Imperial College London

Developing cities have greatest potential to grow clean and prosperous


Bright lights in the city, with a road passing by

A "happy divorce" between carbon emissions and economic growth is necessary as people flock to urban areas, a new report finds.

Kamel Ben Naceur from the International Energy Agency (IEA) presented the organisation's latest report, Energy Technology Perspectives: Towards Sustainable Urban Energy Systems, at Imperial College London last week, in a special lecture hosted by the Grantham Institute - Climate Change and the Environment, and Energy Futures Lab.

Reducing greenhouse gas emissions from fossil fuel energy is essential to keep average global warming to below 2°C, and the new report finds that built-up areas are critical as urban populations use more energy per person than rural ones.

The report found there are many opportunities to cut energy use in urban transport, and in buildings' construction, or services such as heating and cooling - whilst boosting opportunities for sustainable economic growth. Recent advancements in cost-effectiveness and efficiency or renewable energy technologies, especially of solar power, show how new and improving technologies can help people to capitalise on this sustainability revolution.

Mr Ben Naceur, Director for Sustainability, Technology and Outlooks at the International Energy Agency, was eager to highlight the leading role for cities in developing countries, many of which are yet to be transformed into modern conurbations.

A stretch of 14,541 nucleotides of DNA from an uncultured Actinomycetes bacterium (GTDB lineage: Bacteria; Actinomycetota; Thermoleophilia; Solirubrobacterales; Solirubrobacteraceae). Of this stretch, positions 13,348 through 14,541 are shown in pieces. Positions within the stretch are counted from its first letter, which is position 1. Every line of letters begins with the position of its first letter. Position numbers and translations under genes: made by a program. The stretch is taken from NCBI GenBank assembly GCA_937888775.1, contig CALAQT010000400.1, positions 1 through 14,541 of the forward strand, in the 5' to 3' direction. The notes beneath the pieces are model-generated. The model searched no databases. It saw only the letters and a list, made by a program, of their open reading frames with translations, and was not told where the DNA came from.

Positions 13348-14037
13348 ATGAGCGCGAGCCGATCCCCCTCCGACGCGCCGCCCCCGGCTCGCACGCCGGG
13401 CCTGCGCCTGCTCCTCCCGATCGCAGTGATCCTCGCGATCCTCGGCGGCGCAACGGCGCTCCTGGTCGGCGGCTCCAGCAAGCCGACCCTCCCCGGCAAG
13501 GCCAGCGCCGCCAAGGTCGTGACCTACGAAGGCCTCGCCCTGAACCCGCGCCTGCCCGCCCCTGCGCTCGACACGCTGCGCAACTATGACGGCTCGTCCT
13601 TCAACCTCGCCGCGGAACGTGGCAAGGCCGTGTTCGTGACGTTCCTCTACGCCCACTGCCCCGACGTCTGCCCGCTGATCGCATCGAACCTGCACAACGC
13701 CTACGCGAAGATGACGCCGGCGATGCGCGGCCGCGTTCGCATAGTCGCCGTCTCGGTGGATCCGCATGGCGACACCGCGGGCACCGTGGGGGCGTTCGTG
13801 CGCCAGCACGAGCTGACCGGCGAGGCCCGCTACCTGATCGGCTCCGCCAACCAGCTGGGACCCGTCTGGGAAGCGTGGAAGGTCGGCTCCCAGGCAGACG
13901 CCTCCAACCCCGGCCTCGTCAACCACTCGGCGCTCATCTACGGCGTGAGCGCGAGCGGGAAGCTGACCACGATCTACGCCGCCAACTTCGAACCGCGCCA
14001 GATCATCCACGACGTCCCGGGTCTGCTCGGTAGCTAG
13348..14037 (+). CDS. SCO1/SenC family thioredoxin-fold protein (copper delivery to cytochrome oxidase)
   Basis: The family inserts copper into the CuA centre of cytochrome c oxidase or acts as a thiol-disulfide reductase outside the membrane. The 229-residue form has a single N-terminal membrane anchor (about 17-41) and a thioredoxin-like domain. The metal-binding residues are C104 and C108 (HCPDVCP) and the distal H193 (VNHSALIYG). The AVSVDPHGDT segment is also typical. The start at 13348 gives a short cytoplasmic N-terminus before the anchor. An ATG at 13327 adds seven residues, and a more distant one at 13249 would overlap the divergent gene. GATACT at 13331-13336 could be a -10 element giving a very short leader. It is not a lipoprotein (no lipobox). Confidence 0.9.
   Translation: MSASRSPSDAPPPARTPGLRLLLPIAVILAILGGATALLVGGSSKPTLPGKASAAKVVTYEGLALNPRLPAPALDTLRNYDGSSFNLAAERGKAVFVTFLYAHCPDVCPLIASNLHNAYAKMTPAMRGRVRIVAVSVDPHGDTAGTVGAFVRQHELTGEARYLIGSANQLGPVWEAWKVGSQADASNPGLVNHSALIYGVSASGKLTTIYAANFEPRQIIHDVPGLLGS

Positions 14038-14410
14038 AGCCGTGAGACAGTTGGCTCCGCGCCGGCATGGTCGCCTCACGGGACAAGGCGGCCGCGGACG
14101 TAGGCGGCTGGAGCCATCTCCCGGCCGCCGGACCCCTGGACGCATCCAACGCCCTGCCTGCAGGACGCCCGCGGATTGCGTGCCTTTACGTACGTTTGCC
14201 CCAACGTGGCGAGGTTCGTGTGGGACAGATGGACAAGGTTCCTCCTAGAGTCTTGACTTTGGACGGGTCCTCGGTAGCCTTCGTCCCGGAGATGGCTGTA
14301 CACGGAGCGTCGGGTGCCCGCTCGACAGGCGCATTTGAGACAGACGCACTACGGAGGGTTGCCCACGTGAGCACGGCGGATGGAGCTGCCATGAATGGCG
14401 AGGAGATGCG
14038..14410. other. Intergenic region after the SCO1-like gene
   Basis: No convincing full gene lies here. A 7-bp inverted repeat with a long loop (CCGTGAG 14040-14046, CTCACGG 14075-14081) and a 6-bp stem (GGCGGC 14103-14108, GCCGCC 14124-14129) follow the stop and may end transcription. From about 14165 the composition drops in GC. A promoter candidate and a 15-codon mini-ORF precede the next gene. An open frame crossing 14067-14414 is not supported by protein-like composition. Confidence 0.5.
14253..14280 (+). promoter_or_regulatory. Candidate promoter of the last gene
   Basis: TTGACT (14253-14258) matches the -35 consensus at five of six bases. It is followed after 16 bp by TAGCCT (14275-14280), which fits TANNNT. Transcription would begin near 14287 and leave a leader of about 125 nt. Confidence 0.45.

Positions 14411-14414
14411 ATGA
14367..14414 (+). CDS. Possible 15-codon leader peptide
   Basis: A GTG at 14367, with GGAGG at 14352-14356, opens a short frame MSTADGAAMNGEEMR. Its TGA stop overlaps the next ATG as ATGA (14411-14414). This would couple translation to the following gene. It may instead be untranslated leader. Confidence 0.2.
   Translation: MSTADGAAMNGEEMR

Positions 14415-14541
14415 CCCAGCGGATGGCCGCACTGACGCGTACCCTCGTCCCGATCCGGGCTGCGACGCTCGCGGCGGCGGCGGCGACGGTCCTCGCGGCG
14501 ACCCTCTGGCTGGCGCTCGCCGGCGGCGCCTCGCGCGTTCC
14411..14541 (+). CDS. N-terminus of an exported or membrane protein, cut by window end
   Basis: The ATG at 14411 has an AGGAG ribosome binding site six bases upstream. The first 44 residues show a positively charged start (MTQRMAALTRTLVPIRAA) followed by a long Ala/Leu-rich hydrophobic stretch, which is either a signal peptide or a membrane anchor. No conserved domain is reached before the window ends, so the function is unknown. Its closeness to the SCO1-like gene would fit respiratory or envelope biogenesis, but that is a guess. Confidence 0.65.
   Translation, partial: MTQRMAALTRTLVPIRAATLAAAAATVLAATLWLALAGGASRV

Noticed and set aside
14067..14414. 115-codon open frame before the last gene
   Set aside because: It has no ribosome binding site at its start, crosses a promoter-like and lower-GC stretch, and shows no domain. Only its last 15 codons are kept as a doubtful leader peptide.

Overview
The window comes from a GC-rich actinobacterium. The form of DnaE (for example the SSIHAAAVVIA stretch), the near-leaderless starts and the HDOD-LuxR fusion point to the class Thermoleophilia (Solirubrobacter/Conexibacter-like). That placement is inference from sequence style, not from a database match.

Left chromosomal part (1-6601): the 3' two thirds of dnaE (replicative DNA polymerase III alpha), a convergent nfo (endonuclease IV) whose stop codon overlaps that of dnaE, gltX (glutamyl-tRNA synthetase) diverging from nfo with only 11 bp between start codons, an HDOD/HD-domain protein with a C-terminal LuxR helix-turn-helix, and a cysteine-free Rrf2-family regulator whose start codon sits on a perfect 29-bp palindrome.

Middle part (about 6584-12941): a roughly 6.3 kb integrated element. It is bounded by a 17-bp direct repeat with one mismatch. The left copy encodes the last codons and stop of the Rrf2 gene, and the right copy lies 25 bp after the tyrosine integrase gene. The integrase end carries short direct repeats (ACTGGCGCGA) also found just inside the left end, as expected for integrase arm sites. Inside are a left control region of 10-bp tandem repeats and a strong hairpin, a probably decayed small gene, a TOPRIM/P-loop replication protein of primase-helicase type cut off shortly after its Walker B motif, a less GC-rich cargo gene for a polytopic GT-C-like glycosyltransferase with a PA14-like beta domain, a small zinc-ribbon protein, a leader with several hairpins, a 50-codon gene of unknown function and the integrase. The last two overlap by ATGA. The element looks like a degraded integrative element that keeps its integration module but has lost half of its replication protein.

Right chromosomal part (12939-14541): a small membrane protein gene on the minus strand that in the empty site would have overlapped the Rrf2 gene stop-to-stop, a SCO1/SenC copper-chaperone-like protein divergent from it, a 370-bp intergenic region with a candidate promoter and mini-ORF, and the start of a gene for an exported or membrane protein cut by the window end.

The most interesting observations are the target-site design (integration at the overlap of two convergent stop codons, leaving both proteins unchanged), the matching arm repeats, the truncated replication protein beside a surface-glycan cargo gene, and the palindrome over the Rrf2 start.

"These cities can reap many benefits from reducing emissions, including economic gains as a result of technological innovations, and health advances as harmful airborne pollution is reduced," he said in his presentation.

Graph showing the relative potential that buildings and transport sectors have to reduce greenhouse gas emissions

The report particularly identifies potential for technological development in the areas of: biofuels, which produce fossil fuel-alternatives from organic matter; and carbon capture and storage technologies, which filter out the most harmful greenhouse gases before they reach the atmosphere.

Developing nations are not the only ones responsible for tackling climate change, however, and the report also focuses on the importance of integrating local, national and international policies.

Mr Ben Naceur explained that any countries' governments can lead the way in lowering emissions. For example, he said, Norway has brought in a range of complementary policies support the take-up of electric cars. Here, a high proportion of the population have been encouraged by government subsidies, a proliferation of charging points for vehicles, and other local policies.


Mr Kamel Ben Naceur and Prof Martin Siegert shake hands at the lecture

Mr Kamel Ben Naceur (L) and Prof Martin Siegert of the Grantham Institute (R)


Professor Martin Siegert, Co-Director of the Grantham Institute, said at the event, "In the future, climate change may have a disproportionate effect on urban areas. Low-lying cities will be susceptible to increased flooding and rising sea levels, many are situated in areas already at risk of severe heat-waves and droughts, and changing weather patterns will affect stable supply-chains and affordable sources of food.

"With an even greater proportion of the world’s population moving to cities, urban planners must continue to strive for sustainability. Delivering the UN's Sustainable Development Goals for cities and communities, climate action, good health, responsible consumption will mean a more prosperous future for all.

"Now it is of greatest concern that the global community acts together to reduce greenhouse gas emissions and limit the effects of climate change, and that scientists and engineers continue to carry out research to adapt to the consequences of a changing environment."

Reporting by Katie Scott.


Simon Levey

Simon Levey
The Grantham Institute for Climate Change

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Energy, Strategy-decision-makers, Climate-change, Sustainability
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